hacker security researchers find a hole in one of the biggest telco’s IT-systems and with a small script one of them wrote they harvest around 117000 email adresses of iPad 3G users, including high ranking officials and celebrities. They decide to share this information with news site Gawker and from there the ball starts rolling.
Fast forward to now. They both got arrested. One (the scripter, Daniel Spitler) pleaded guilty and is still awaiting sentence and the other (Andrew Auernheimer aka ‘Weev’, who found the vulnerability) just got 41 months in jail and has it is expected that he and his ‘co-researcher’ have to pay restitution in the vicinity of 73000 USD. (http://www.wired.com/threatlevel/2013/03/att-hacker-gets-3-years/)
Let me first start with saying that the typical hacker would possibly score very high on the autism spectrum, lacking certain empathy and not have a keen sense on where social boundaries are.
From the part of the defense in this case I’d have gone down this track: with a psych-profile. The NASA-hacker Gary McKinnon was diagnosed with aspergers syndrome and this helped in his defense against extradition to the US from the UK. (http://en.wikipedia.org/wiki/Gary_McKinnon)
Looking closer at the AT&T hack case, these hackers did two things wrong when they found the vulnerability:
1) They did not report the vulnerability to AT&T first, but to journalists.
This caused damage to AT&Ts reputation, and generally this type of action pisses off a company enough that they want to put you behind bars. (AT&T has a bad reputation already, expensive and being commercial greedy bastards with very bad customer service… but what would you expect from a telco)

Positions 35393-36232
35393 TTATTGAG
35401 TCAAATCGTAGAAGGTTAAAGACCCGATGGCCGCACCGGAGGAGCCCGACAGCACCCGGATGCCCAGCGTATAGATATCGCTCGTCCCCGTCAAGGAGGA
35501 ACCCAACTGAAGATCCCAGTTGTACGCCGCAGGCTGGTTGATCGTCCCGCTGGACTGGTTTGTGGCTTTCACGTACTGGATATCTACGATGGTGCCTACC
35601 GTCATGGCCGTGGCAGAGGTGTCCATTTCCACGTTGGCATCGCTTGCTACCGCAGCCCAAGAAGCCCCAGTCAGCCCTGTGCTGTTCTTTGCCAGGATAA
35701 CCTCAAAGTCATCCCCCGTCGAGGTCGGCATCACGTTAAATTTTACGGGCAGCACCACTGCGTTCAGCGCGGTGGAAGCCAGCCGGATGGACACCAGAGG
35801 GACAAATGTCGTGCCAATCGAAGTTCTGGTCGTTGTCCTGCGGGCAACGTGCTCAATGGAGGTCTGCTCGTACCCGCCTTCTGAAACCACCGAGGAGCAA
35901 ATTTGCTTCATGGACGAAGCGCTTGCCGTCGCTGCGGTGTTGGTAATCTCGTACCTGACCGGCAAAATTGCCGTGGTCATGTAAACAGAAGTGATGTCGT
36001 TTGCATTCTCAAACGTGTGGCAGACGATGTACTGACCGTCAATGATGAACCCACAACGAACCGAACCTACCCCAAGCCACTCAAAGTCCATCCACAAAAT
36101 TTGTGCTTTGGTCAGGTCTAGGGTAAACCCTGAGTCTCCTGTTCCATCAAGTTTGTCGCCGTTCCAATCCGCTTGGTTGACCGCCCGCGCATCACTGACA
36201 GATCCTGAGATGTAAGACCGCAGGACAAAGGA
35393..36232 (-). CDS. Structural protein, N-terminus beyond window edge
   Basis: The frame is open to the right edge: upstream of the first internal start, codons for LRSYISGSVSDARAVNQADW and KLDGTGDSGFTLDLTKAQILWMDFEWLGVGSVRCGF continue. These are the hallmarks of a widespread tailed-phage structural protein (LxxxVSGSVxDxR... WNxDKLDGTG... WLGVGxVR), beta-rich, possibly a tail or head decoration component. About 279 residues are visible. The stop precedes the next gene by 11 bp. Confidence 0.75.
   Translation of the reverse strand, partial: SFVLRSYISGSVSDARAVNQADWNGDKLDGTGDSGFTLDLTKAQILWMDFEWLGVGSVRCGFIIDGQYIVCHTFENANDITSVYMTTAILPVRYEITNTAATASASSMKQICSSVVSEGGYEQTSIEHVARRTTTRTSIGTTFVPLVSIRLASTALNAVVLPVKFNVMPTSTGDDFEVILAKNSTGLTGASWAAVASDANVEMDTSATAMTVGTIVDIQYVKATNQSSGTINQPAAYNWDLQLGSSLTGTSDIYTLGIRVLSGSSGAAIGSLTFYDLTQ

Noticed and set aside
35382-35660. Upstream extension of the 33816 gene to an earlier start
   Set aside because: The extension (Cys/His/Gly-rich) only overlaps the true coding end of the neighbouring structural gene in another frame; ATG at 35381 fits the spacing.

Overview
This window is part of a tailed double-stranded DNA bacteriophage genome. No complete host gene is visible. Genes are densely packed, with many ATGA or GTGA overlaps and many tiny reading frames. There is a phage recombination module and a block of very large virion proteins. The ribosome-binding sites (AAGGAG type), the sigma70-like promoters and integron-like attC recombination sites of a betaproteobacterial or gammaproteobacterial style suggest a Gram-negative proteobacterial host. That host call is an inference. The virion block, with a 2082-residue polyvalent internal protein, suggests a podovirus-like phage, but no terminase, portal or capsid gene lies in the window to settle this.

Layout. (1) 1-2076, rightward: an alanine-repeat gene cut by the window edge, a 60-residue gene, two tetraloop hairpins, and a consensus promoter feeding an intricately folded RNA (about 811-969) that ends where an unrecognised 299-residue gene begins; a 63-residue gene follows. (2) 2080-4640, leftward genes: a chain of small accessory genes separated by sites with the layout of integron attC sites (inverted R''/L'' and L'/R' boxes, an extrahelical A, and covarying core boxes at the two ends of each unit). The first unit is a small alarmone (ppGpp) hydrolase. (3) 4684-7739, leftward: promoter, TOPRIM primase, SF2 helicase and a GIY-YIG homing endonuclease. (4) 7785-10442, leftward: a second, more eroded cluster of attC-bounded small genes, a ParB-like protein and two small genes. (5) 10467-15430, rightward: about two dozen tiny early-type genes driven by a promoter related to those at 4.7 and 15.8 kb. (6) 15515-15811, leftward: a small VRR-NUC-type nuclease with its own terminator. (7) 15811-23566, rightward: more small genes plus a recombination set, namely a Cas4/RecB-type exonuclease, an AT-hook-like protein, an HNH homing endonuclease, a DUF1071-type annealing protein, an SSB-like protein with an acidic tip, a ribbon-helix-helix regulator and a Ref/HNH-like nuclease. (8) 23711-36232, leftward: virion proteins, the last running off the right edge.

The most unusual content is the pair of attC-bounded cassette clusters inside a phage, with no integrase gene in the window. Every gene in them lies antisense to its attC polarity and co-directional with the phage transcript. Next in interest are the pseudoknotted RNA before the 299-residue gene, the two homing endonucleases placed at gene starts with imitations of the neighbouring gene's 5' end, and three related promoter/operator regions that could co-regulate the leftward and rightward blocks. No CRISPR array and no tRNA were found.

I believe the vulnerability was not deliberately created by AT&T. The hackers should have reported it to AT&T first, with a proof of concept with just a few email-addresses and enough information for the AT&T developers to fix it. After it was fixed they could have published a statement together with AT&T that they fixed a privacy issue. Kudo’s for the hackers and for AT&T, cake for all!
2) Through a bit of clever scripting they tried the complete range of id-numbers to get a huge list of email-addresses (~117.000) through the vulnerability.
This is absolutely ridiculous, why do you need to check the complete range if you just need a proof of concept? Autists…. I am anxious to know what the other guy (Spitler) will get.
Looking at these actions and not taking into account that the hackers were possibly autistic… could explain the sentence. The only damage done was not to the users and/or the IT-systems, but to AT&T’s reputation. And that damage in my opinion does not compare to a prison sentence of 41 months.
This ruling could also be seen as highly counterproductive to the security of AT&T and other companies who would react in this way, and here’s why:
Ask yourself: What will an autistic guy (and other hackers who sympathize with him) learn from this?
– Simple; never report shit like this again!
It is in their nature to look for vulnerabilities, this is play/fun to them. But this ruling will likely push them to share the vulnerabilities they found on deep-web hacker forums for kudo’s (honor system) or possibly even sell them on the black market (cold hard cash). Both will end up badly for the companies, they will be attacked in the end by folks who want to do a lot more than just prove that they found a vulnerability.
I read somewhere that a remote iPhone/iPad exploit that would enable an attacker to take over that device remotely without user intervention would gross about $400.000 US on the black market? That’s right… we’re talking about serious money. Once these guys score, and get recruited by the digital crime syndicates, combined with their lack of social boundaries you could say you have a real problem.
A good defense in IT-security is done by an open defense. A good ‘responsible disclosure‘ procedure for ‘white-hat’ or ethical hackers should be published and promoted by companies like AT&T. Herein they should put out the rules of the game should vulnerabilities be found in their systems. A couple of sites and companies do this, and they get better security through this. These companies include Facebook & Google, it seems to work for them. Good read is the paper from Weis referenced on the responsible disclosure wikipedia page http://en.wikipedia.org/wiki/Responsible_disclosure